Green’s Dictionary of Slang

ride n.

1. in sexual contexts [ride v. (1a)].

(a) [late 15C; mid-19C+] sexual intercourse.

(b) [late 19C+] (orig. Irish) a woman when regarded as a (potential) partner in intercourse.

(c) [1920s] an act of sodomy.

(d) [1960s+] (Scot.) a term of abuse, syn. with fucker n.

(e) [1980s] (US prison) the warden.

(f) [1990s+] (Irish) an attractive man.

2. anything that one rides.

(a) [1920s+] (US) an automobile.

(b) [1980s+] (US campus) a bicycle or motorcycle.

(c) [1990s+] (US black) a skateboard.

3. [1940s–60s] (US prison) a jail sentence.

4. [1960s+] (US prison) a companion, esp. a fellow gang-member [a member of the same group or car n. (1)].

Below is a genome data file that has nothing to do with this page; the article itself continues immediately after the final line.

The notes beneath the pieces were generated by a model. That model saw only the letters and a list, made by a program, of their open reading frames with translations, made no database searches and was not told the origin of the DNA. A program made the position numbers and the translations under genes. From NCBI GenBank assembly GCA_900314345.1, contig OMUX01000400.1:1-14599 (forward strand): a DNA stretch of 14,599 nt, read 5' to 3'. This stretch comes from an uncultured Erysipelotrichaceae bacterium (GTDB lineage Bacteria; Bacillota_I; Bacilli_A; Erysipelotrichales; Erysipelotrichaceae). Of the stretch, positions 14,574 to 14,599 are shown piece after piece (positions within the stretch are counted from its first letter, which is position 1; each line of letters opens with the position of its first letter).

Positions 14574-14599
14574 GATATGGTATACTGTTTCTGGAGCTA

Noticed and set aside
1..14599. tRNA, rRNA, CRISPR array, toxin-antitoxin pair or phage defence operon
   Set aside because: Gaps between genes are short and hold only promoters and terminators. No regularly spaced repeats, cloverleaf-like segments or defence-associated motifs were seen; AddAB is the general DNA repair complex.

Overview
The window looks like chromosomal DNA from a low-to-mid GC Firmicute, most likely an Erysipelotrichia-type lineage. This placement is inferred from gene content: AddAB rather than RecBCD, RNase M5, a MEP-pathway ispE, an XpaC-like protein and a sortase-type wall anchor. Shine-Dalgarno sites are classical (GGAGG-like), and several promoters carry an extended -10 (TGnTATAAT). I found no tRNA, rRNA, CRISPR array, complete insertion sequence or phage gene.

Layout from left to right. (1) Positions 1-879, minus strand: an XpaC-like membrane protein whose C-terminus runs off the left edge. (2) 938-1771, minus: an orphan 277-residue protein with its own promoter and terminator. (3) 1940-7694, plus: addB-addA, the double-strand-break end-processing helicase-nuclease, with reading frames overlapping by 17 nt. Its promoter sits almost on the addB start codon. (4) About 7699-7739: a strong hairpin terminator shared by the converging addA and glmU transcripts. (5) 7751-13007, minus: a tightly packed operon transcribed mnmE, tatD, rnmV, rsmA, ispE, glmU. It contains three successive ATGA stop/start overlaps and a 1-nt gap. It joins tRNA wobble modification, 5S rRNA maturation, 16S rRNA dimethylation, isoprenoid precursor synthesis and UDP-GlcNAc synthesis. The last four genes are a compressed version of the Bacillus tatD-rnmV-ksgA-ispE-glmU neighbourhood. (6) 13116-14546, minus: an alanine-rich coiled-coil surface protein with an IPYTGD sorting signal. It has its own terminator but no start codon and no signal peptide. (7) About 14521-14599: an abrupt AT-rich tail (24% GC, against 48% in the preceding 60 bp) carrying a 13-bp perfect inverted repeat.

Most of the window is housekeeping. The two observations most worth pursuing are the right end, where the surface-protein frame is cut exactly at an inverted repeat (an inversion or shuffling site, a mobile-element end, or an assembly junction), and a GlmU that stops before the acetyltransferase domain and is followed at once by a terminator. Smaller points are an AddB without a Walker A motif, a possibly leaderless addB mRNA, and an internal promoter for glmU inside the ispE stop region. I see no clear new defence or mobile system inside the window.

5. [1980s] (US drugs) a state of intoxication; thus as v., to become intoxicated by a drug [play on trip n.4 (1a)].

6. see take for a ride

In compounds

full ride (n.)

(US campus) a full scholarship to college, thus adj. all expenses paid.

In phrases

do a ride (v.)

[mid-19C+] to have sexual intercourse.

get a ride (v.)

[1950s] to be taken by car to one’s execution.

take a ride (v.)

[1940s] (US) to suffer vilification.

take for a ride (v.)

1. [1920s+] (US Und., also take for an airing, take for a trip) to assassinate, usu. by taking the victim out in a car and killing them at some stage, then dumping the body far from one’s base; thus go for a ride, to suffer this form of death.

2. [1920s+] (orig. US, also give a ride, take for a trot) to deceive, to fool, to trick, usu. for financial gain.

3. [1930s–40s] (US Und., also ride, take for a walk) to arrest.